Former environmental lawyer and one-time farmer Cummings offers a persuasive account of a lesser-known but potentially apocalyptic threat to the world's ecology and food supply-the privatization of the Earth's seed stock. For almost a century, the U.S. Department of Agriculture has provided seeds at no cost to farmers who then saved seeds from one harvest to another, eventually developing strains best suited to local or regional climates. But Cummings also tells how seeds became lucrative, patentable private properties for some of the nation's most powerful agribusinesses. Cummings bemoans the "plague of sameness" intensified by the advent of such fitfully regulated companies as Monsanto, which now not only own genetically modified seed varieties, but also sue farmers when wind inevitably blows seeds onto their neighboring fields. According to Cummings, this "tyranny of the technological[ly]elite" threatens agricultural diversity and taints food sources. Among the author's many startling statistics is that 97% of 75 vegetables whose seeds were once available from the USDA are now extinct. Cummings heralds plans for a "Doomsday Vault" to shelter existing natural seed stock, and finds comfort in organic farming's growth, but her authoritative portrait of another way in which our planet is at peril provides stark food for thought. (Mar.)Copyright 2007 Reed Business Information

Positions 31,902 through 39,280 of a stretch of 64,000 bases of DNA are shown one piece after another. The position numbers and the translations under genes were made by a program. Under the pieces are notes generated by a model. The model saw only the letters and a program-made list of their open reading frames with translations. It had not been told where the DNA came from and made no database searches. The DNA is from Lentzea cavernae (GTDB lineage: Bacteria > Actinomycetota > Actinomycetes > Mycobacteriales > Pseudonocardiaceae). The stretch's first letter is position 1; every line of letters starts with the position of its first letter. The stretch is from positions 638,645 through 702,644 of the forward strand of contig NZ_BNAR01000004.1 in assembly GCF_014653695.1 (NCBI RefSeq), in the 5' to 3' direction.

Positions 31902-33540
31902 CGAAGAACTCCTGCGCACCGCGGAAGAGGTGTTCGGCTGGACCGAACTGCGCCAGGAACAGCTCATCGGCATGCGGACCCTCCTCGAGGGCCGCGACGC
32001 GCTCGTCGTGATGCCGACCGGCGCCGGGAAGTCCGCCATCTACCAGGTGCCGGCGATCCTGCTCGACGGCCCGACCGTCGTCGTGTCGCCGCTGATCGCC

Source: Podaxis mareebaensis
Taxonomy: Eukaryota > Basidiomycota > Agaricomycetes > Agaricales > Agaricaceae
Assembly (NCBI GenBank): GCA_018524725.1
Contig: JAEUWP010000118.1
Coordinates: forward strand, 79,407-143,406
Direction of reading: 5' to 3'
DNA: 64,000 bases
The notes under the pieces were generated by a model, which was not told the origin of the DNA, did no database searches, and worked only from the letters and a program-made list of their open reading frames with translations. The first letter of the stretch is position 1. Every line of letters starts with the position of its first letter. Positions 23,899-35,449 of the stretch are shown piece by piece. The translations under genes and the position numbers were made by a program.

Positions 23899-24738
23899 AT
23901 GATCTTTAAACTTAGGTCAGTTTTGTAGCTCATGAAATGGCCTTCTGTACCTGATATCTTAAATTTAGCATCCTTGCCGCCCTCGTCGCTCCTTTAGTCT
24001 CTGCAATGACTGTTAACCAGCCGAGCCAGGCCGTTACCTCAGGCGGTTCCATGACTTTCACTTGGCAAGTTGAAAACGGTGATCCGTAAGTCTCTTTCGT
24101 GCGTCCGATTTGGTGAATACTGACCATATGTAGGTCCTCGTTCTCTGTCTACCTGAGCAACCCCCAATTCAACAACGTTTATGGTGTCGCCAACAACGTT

Uncertain Peril: Genetic Engineering and the Future of Seedsby Claire Hope Cummings
Life on earth is facing unprecedented challenges from global warming, war, and mass extinctions. The plight of seeds is a less visible but no less fundamental threat to our survival. Seeds are at the heart of the planet's life-support systems. Their power to regenerate and adapt are essential to maintaining our food supply, our resistance to disease, and our